Wednesday, August 01, 2007

Exposition with Mark Haslett

I thought I’d start with Mark’s wonderful submission because the non-verbal example comes from a film by Ingmar Bergman, who, as I’m sure most of you know, passed away recently.

Mark’s a new friend. Wonderful guy. He can be found here on the IMDB. He wrote the remake of Wes Craven’s Last House on the Left, which (correct me if I’m wrong, Mark) is due to arrive in theaters in 2009. In any case, Mark’s involvement in this remake accounts for the Bergman reference because Last House was Wes Craven's take on Bergman's The Virgin Spring. Mark’s a huge Bergman fan (as am I).
In fact, I've been watching Bergman films all week in his honor.

Thanks so much, Mark.



The BAD example that I regret most is from Star Wars I: the Phantom Menace -- The worlds and events of the movie could have been sewn elegantly together into a terrific adventure, but instead the exposition scenes tear the viewer out of the experience over and over. Alien races drop big explanations of their behavior, Jedi explain their actions before doing anything and remind each other (and the viewers) they are "running out of time," trying to cover their momentum-killing scenes of exposition (Midiclorians are... zzzzz), then the "big plan" is acted out holographically before the heroes act. This last bit was supposed to be an homage to the dramatic Death Star run in the first Star Wars movie-- but it demonstrates its own lack of craft by totally missing that we already understood the Death Star threat in that older movie. The newer scene shovels in whole new concepts and scenarios that either don't need to be explained or should have been set up earlier. A tragedy that such a long-awaited film should stumble on such a fundamental piece of the craft.

The GOOD verbal expostion scene that I always carry around is the explanation of the Ark in Raiders of the Lost Ark. The CIA guys want Indiana Jones to help them understand what the Nazis are after. Jones explains to them and the audience what the whole movie is about-- but his enthusiasm matched with the (then) relative obscurity of his information creates a riveting scene. We get right away that this is BIG-- we even sense that it's bigger than Jones realizes. The CIA/Jones relationship is funny and interesting, and Jones' comraderie with his partner Marcus allows the hero to reluctantly be pushed into giving the exposition-- creating a desire to hear it which makes it go down so well.

The GOOD NON-verbal exposition I'd like to mention is from Ingmar Bergman's The Virgin Spring. Max Von Sydow's daughter travels from home alone and gets murdered. The travelling killers end up begging Von Sydow for a place to stay that night on his farm without anyone realizing each other's identity. Max's wife goes to check on the guests in the night and the killers offer to sell her a garment worn by her (now dead) daughter. The mother recognizes the garment but hides her reaction and takes it. She locks the door and shows the garment to Von Sydow. He gets out of bed... In this virtually wordless sequence, the true nature of all these hidden relationships are exposed and the next twenty minutes of action are perfectly set up. The garment takes the place of any verbal explanations-- no one needs to speak.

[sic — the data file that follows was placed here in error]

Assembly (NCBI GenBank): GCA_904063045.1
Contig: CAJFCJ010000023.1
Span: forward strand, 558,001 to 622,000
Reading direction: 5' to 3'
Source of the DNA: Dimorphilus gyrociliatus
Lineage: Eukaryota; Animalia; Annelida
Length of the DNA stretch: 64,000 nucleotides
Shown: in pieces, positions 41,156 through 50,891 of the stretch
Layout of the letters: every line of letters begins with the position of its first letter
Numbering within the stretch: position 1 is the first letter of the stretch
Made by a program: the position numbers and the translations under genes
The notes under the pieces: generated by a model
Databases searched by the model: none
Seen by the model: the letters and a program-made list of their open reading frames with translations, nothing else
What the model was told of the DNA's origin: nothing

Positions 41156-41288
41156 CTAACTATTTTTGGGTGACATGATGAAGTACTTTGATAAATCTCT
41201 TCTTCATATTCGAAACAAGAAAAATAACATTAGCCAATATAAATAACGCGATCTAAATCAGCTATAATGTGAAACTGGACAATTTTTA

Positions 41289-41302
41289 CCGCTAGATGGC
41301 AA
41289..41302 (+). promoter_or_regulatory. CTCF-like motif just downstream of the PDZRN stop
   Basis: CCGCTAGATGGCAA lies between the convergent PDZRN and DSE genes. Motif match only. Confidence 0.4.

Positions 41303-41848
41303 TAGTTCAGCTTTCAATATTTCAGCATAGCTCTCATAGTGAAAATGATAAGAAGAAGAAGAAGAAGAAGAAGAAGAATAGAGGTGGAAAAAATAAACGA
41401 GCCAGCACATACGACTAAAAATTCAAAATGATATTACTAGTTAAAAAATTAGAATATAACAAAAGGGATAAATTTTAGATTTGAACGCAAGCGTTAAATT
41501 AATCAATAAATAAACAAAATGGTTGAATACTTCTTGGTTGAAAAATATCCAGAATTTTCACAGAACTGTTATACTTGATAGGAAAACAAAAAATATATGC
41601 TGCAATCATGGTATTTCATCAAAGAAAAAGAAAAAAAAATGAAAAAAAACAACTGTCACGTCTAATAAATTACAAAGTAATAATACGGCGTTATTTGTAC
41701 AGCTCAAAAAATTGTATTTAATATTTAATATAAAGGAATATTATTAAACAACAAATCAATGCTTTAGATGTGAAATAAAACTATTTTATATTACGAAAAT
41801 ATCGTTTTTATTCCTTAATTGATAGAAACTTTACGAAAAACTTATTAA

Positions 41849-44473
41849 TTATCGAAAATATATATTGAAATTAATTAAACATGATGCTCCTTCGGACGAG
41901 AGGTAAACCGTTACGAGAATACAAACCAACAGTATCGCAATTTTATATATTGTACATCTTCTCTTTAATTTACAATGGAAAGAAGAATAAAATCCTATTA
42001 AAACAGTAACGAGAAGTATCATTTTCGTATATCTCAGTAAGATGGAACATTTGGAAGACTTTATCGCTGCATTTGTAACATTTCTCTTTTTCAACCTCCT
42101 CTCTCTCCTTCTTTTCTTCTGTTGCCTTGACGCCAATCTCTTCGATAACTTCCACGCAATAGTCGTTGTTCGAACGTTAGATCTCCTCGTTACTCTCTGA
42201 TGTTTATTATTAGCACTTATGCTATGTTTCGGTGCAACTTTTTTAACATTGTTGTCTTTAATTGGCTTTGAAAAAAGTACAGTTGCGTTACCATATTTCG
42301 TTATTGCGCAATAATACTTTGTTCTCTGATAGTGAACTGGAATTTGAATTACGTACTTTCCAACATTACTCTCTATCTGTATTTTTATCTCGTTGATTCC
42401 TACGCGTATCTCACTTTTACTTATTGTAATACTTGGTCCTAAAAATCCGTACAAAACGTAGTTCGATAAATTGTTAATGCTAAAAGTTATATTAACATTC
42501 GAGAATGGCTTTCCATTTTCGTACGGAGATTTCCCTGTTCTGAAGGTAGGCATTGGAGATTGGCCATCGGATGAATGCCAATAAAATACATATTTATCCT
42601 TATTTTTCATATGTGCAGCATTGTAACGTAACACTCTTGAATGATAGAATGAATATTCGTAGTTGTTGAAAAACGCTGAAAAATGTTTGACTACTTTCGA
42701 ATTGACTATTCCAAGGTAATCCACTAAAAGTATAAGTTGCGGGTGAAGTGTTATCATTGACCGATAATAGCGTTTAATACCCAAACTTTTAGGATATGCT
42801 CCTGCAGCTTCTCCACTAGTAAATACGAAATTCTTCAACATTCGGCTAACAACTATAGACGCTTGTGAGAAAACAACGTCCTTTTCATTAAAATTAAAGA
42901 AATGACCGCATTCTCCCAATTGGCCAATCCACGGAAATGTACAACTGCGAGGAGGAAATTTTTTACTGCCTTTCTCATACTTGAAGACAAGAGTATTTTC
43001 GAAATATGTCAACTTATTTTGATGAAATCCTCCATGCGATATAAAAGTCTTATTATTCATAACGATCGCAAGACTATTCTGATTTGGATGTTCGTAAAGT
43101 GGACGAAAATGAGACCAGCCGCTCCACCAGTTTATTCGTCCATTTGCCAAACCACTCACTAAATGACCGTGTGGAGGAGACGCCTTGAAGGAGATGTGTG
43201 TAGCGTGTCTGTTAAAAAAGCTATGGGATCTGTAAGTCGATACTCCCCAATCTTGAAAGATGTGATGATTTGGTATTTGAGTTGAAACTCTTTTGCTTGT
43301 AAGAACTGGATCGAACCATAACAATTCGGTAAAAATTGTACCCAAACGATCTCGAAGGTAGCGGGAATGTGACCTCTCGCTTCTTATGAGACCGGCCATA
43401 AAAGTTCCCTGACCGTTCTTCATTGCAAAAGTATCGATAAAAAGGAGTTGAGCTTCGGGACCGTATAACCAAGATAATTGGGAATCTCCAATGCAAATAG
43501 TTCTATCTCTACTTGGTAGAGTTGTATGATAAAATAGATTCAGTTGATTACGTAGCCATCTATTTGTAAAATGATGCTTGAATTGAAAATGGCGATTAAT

Those are three that speak to me. Thanks!



crossword said...

Cool! Thanks Mark and MM. Poor George Lucas... he gets top honors in both categories! Sweet of you both to cite Ingmar Bergman btw.

Mim said...

I think I'm most excited to see the examples of non-verbal exposition. It will help all of us with our action writing.

Mystery Man said...

Len - I've got a number of exposition examples I want to share (if no one else writes about them first). And in particular, I'm going to offer some more Bergman examples. There are some real treasures in his films.

Mim - Me too, in all honesty. I've already received some really great examples. Plus, I love a good excuse to watch films!


crossword said...

More coolness! I must admit at first I wondered if everyone would quote the same films but I should have had more faith lol.

There's quite a few examples of the craft out there & available for all to see.

PS. Wasn't there a lot of ironic moments in Bergman's stuff... I seem to recall (The Seventh Seal?) where a man returns from seeing a plague victim and when he's asked whether the victim spoke (he did not - he was dead!), the reply was something like "most eloquently!".

Mickey Lee said...

I was going to do "Indiana Jones and the Temple of Doom" but I don't want to turn this into a Lucas love/hate fest!

Mystery Man said...

Len - I always worry about two people writing about the same thing, but that never happens, oddly enough. Everyone has written about different films.

No worries, Mickey. I don't think anyone else has written about a Lucas film.